RIP David Bowie: Music’s Greatest Gateway Drug
by Adam Perry for Westword 1/12/2016
David Bowie always paid tribute to his older brother, most famously in “All the Young Dudes,” for changing his life as a teenager by turning him on to rock music and the Beat Generation. So it makes sense that Bowie’s The Rise and Fall of Ziggy Stardust and the Spiders from Mars would become a musical gateway drug for many listeners—including me. When I was fifteen, my own older brother handed me a discarded, unopened copy of the 1972 Bowie classic—a Columbia House freebie he didn’t want. And it changed my life.
Yesterday as social media overflowed with tributes to Bowie in the wake of the British music legend’s surprising death due to cancer at age 69, I wondered why—even in an age when the deaths of rock icons such as Lemmy garner much-deserved flashes of social-media attention—it appeared that the widespread reaction to Bowie’s death was the most inescapable and emotional since perhaps Kurt Cobain’s suicide in 1994.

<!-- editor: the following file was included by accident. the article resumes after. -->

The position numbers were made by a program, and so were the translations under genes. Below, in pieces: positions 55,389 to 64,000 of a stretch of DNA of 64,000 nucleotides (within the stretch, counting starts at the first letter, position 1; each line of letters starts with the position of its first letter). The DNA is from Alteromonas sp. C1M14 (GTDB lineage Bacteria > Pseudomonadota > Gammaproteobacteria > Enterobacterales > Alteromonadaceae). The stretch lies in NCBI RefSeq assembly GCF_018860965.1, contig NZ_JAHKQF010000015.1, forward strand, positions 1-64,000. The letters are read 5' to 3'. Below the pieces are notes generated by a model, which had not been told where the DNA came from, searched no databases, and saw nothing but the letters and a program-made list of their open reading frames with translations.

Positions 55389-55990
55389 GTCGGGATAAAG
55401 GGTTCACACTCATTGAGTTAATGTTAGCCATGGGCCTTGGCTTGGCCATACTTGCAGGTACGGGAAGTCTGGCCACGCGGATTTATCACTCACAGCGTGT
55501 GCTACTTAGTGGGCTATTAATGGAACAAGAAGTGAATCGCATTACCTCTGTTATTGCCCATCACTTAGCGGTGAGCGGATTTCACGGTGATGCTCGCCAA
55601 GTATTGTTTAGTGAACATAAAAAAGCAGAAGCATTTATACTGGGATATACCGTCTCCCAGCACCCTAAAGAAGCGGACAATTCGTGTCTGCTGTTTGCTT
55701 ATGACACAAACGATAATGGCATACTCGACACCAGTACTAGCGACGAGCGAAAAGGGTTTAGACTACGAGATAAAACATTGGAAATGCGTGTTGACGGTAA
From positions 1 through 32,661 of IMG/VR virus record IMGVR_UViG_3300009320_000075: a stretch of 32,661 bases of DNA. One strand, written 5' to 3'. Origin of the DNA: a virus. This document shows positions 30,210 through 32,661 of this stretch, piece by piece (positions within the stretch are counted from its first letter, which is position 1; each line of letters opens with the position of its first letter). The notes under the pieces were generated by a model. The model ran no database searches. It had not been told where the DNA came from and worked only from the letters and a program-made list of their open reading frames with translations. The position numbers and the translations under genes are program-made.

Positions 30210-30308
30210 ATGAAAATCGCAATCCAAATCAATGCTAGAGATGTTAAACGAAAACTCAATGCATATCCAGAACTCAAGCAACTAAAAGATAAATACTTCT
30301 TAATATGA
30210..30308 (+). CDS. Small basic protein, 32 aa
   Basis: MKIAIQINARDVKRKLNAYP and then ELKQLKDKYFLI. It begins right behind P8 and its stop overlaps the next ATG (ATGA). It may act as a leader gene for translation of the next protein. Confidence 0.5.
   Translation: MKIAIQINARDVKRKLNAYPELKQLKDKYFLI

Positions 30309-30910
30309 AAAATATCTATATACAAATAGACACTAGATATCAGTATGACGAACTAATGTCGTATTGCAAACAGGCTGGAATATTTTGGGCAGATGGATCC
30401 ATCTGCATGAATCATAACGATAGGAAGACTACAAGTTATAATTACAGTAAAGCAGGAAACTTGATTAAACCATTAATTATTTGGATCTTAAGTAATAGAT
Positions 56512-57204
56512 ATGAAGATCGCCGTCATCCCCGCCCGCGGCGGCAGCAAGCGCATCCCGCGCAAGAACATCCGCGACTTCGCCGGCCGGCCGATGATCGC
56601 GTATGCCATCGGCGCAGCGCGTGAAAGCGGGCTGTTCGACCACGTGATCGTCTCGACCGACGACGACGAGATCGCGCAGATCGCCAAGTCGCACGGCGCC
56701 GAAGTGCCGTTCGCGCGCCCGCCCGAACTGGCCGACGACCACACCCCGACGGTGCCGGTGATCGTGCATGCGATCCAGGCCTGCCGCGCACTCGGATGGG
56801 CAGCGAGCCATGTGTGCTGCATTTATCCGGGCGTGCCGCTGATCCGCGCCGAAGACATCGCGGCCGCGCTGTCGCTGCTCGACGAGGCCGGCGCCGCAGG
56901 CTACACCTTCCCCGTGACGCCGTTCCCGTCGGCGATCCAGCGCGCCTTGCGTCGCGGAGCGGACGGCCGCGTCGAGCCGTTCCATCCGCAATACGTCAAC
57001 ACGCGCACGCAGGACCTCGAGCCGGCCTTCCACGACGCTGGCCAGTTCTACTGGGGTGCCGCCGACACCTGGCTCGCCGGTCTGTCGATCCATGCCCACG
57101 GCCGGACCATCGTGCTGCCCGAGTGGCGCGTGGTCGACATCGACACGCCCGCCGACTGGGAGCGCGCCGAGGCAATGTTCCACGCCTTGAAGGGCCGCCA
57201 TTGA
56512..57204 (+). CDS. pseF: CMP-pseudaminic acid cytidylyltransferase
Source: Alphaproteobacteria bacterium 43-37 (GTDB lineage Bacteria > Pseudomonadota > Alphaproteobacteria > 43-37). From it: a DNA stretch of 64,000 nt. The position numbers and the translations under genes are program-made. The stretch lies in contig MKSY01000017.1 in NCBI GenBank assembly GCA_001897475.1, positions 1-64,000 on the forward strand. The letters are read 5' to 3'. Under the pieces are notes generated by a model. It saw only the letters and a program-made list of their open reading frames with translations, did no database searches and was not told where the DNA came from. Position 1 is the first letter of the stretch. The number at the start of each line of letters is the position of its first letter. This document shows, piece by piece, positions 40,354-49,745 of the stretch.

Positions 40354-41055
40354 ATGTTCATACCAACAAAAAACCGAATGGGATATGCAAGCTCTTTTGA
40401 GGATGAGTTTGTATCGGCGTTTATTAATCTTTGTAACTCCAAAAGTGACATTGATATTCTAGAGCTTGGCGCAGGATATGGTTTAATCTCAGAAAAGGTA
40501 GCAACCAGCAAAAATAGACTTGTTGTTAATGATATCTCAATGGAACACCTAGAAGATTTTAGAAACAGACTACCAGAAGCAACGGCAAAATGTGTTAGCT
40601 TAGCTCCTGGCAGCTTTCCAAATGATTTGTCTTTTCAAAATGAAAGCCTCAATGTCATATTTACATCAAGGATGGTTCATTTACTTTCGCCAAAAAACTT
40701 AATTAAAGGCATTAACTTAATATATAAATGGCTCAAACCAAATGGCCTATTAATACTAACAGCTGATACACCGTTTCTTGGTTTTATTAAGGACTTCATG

As I read post after post about how introductions to Bowie and his music influenced the trajectory of so many interesting people, I remembered hearing the sci-fi glam-rock of Ziggy Stardust as a teenager. Becoming a hardcore fan of Bowie, following the signposts in his lyrics and the fascinating evolution of his music from album to album and genre to genre, meant so much more than being a hardcore fan of other classic-rock musicians because it inevitably meant an education in music and literature outside of David Bowie himself. Not to mention an education in being an artist—or even a person—without limits. Read the rest of this article here.